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He has reputedly written enough unpublished songs to fill hundreds of albums, but it seems the one thing that Prince didn’t get around to writing was a will.

Court documents filed in Minnesota this week showed that the superstar, who died at the untimely age of 57, appears to have died intestate. The absence of a will has provided endless speculative fodder for the Hollywood gossip sites and tabloids.

Certainly, for a person of Prince’s great wealth (his estate is estimated to be worth hundreds of millions of dollars, rising fast with posthumous music sales) it is unusual. But I suspect that the reason Prince didn’t leave a will is rather simple. He probably didn’t plan on dying so soon.

The musical legacy Prince has left behind is unquestionable, but his surviving relatives are now left with the nightmare of resolving his financial affairs. Readers — let this be a lesson to you. If you haven’t made a will, or need to update one, seize the day.

Solicitors tell me one reason clients shy away from making a will is an irrational fear it will bring on their sudden death. Superstition is a powerful force, but the prospect of what could happen to your family if you die intestate should be a more powerful motivation.

Intestacy laws in England and Wales (on which I base all of the following observations) are not designed to cope with modern day families, says Paula Myers, partner at the law firm Irwin Mitchell. Couples who were living together but not in a marriage or civil partnership when one of them died feature frequently in cases she handles. Be warned: the term “common-law partner” and cohabiting is not something that our intestacy laws recognise.

A typical situation solicitors have to unravel is a divorced man with children, who moves in or buys a home with a new partner to whom he is not married. (The example could just as easily involve a divorced woman or a gay couple but the first is more common as men tend to earn more and die first.) If he dies intestate, his children — not his new partner — are entitled to his assets. If he didn’t get divorced, which is also more common than you might think, the estate passes to the ex-wife and not their children.

Ms Myers says that even if the new partner was named on the mortgage documents, she still might have to argue her case in court and “build up the jigsaw of evidence” — a costly and hugely stressful process. Plus, any award the judge would make would be limited to maintenance and no more.

Assume you die without having children or formalising your relationship. Our intestacy laws decree that your estate will pass backwards, to your parents (and not your siblings, as many believe).

Another thing intestacy laws cannot cope with is the huge rise in property values, says Andrew Wilkinson, partner at law firm Shakespeare Martineau. You might think — I’m married, so I don’t need a will. But if you die without a will, your spouse is only entitled to the first £250,000 of your estate (plus half of what remains after that). If your house is worth more than that, technically you’d have to sell it to divide it up.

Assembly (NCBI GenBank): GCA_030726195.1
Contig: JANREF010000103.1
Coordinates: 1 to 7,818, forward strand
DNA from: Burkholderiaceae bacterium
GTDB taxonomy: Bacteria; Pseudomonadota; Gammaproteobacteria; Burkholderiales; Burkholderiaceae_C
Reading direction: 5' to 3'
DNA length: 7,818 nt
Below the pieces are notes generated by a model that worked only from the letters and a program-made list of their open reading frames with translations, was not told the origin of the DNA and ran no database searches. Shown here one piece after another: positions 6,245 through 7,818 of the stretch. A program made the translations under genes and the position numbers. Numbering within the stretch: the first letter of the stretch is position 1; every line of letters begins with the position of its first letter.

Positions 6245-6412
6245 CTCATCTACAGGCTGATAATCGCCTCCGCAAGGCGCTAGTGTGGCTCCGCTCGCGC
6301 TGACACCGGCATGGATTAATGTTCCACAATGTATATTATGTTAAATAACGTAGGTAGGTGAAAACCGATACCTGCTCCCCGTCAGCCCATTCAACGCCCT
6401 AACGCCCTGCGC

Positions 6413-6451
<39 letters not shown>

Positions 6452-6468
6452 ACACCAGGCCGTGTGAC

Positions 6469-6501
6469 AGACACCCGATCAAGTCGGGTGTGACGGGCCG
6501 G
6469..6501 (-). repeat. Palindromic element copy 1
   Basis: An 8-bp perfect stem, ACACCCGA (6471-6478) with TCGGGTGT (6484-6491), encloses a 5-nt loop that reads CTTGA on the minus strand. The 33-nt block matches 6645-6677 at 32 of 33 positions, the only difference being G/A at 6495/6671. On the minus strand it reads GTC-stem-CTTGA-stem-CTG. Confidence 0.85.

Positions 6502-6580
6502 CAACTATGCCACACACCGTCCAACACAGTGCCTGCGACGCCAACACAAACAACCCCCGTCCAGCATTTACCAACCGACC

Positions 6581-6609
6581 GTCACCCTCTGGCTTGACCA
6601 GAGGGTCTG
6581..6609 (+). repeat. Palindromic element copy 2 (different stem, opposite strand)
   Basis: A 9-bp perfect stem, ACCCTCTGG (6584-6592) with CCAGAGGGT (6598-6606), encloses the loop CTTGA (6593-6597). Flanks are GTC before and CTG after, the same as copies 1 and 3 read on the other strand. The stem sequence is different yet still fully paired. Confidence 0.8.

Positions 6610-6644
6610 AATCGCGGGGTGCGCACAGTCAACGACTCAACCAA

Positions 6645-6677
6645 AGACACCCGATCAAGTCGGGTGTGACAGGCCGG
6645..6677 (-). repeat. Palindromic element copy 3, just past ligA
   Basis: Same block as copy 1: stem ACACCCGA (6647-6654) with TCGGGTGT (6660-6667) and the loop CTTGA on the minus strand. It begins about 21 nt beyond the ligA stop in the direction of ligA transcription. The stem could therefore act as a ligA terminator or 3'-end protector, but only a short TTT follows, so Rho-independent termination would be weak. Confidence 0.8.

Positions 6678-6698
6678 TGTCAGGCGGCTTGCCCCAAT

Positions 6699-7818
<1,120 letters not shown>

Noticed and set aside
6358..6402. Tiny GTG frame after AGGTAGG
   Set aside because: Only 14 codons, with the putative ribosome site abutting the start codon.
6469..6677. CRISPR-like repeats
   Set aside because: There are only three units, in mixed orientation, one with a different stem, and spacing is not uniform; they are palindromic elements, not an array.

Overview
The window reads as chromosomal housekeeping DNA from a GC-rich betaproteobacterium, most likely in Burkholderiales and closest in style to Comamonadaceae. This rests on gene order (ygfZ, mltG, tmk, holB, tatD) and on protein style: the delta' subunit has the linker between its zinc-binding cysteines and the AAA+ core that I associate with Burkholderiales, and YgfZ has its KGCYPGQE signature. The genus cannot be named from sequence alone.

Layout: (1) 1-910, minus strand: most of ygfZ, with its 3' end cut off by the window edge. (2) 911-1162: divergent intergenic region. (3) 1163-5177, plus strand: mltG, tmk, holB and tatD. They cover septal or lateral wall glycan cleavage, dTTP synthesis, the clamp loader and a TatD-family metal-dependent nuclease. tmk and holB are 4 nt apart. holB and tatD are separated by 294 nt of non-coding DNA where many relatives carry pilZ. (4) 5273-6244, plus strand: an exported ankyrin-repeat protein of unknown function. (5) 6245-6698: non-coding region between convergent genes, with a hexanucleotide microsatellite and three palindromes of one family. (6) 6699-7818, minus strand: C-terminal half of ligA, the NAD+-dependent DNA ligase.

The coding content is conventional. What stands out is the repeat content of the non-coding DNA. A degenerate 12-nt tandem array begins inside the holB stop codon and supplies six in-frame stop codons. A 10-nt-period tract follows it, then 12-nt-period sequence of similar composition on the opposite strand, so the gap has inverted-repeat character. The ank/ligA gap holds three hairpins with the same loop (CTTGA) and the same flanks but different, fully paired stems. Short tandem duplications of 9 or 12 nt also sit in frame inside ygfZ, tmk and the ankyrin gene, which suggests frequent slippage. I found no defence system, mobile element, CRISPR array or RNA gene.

So let’s suppose you’ve decided it’s high time you made your will. What next? You will need to appoint an executor. This could be a family friend or even a professional whose fees will be paid from your estate. Ideally, you would go to a solicitor to get it drawn up; many offer free consultations. This should cost between £300-£500 for a couple with relatively uncomplicated financial arrangements who want a “mirror will”, meaning assets pass to the remaining spouse, and upon their death, to the surviving children.

You can buy will writing kits on the internet, but solicitors tell me these are often a false economy and can end up being challenged in court. Yes, they would say that, wouldn’t they? But if cost is really an issue then many charities provide a free will writing service, providing you leave them a legacy.

Writing a will should form part of your overall estate planning, says Sarah Lord, partner at wealth manager Killik & Co. Consider who you want to get what, how they can get that taxed efficiently, and what other planning you need to put in place around this.

This will involve some searching conversations. To avoid a bitter court battle, it’s a good idea to consider what your children will receive if your partner remarries after your death. And if you have a second family, how will your assets be divided? If there is an unequal split (a parent leaving more to a child who has acted as their carer, for example) or an exclusion, a so-called “letter of wishes” can help relatives come to terms with your decision, though such letters are not legally binding. Better still, say the professionals, talk to your family about all of this while you are still alive.

Two final things. Death-in-service benefits operate outside your estate. If you started your job a long time ago, you may need to update your beneficiaries. And if you’ve got around to making your will, you should also make a lasting power of attorney, allowing someone to make legally binding financial decisions in the event of your mental incapacity. You can do this yourself — for £110 per person — and the court of protection website will show you how.

With a minimum of forethought, you won’t leave your loved ones counting the cost when the music stops.

Claer Barrett is the editor of FT Money; claer.barrett@ft.com; Twitter: @Claerb

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